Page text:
## Quick Reference

An equivalence class associated with a special kind of relation defined on functions. Let *F* = {*f*| *D* → *A*} be a set of functions mapping elements from some domain *D* into some set *A*, which can be regarded as an alphabet. With each function *f* in *F* is associated a **weight***w*(*f*), defined as the formal multiplication of all the images *f*(*x*) under *f*. In effect *w*(*f*) describes the number of occurrences of the different images in *A*.

*F* = {*f*| *D* → *A*}

An equivalence relation can then be defined between two functions of *F* in such a way that equivalent functions have equivalent weights, though the reverse is not in general true. The patterns of *F* are the equivalence classes that emerge from this equivalence relation.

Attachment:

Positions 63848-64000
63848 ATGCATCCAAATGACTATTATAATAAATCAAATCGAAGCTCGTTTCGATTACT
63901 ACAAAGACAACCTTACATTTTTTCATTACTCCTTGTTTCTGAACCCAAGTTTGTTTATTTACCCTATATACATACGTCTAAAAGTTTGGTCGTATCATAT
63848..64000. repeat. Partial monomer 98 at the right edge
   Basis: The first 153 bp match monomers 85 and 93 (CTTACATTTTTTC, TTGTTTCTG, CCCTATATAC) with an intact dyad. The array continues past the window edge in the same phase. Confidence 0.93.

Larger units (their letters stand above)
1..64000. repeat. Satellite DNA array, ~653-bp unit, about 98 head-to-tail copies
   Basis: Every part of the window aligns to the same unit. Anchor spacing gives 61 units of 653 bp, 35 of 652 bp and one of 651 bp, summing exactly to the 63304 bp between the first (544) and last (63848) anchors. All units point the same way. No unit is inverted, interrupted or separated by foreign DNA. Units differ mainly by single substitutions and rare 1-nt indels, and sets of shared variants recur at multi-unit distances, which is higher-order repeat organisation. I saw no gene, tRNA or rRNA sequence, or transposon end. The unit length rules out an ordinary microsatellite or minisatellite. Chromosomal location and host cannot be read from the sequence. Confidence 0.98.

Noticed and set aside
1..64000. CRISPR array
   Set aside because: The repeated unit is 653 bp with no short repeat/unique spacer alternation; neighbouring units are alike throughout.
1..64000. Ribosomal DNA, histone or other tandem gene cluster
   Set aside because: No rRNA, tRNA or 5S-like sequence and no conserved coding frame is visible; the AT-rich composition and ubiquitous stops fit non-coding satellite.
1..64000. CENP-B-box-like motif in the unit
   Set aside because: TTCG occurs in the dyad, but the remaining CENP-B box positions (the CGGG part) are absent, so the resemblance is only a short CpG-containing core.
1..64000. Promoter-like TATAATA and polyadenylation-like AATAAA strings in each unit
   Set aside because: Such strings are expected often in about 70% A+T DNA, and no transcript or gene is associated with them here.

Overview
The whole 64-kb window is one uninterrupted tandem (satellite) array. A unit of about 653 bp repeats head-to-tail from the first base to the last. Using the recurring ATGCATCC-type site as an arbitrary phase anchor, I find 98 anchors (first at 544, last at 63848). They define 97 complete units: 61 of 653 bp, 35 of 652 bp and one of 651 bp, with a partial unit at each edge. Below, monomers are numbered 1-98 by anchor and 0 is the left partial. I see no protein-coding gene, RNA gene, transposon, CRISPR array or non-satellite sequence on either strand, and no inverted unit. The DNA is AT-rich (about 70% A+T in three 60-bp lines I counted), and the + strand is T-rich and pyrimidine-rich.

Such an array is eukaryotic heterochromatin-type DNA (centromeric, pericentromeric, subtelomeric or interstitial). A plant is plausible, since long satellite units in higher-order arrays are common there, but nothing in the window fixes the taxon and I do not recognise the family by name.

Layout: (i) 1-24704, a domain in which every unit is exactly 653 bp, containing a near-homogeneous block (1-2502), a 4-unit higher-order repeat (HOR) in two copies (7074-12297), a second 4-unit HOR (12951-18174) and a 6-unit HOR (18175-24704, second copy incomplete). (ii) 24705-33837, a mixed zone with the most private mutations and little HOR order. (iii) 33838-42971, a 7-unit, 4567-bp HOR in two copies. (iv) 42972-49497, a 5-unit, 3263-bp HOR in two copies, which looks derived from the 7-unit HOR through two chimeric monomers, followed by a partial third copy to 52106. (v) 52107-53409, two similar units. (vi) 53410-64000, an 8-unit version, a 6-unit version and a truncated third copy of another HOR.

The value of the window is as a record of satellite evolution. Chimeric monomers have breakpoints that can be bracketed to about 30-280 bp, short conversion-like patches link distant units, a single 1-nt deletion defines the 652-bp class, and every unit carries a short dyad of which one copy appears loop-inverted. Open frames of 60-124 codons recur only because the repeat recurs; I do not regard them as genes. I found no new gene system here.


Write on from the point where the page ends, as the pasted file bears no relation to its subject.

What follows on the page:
The weight of a pattern is just the weight of any member of that pattern; the weight of the equivalence class [*f*] containing *f* is just *w*(*f*). The formal sum of the weights *w*(*f*) taken over all the equivalence classes in *F* gives the pattern inventory of the set *F*. An important theorem due mainly to George Pólya indicates the close link between pattern inventory and cycle index polynomial.

These ideas are often applied in combinatorics and switching theory. For example, a pattern inventory can indicate the number of essentially different wiring diagrams or logic circuits needed to realize the different possible logic functions.

**From:**
pattern
in
A Dictionary of Computing »

*Subjects:*
Computing.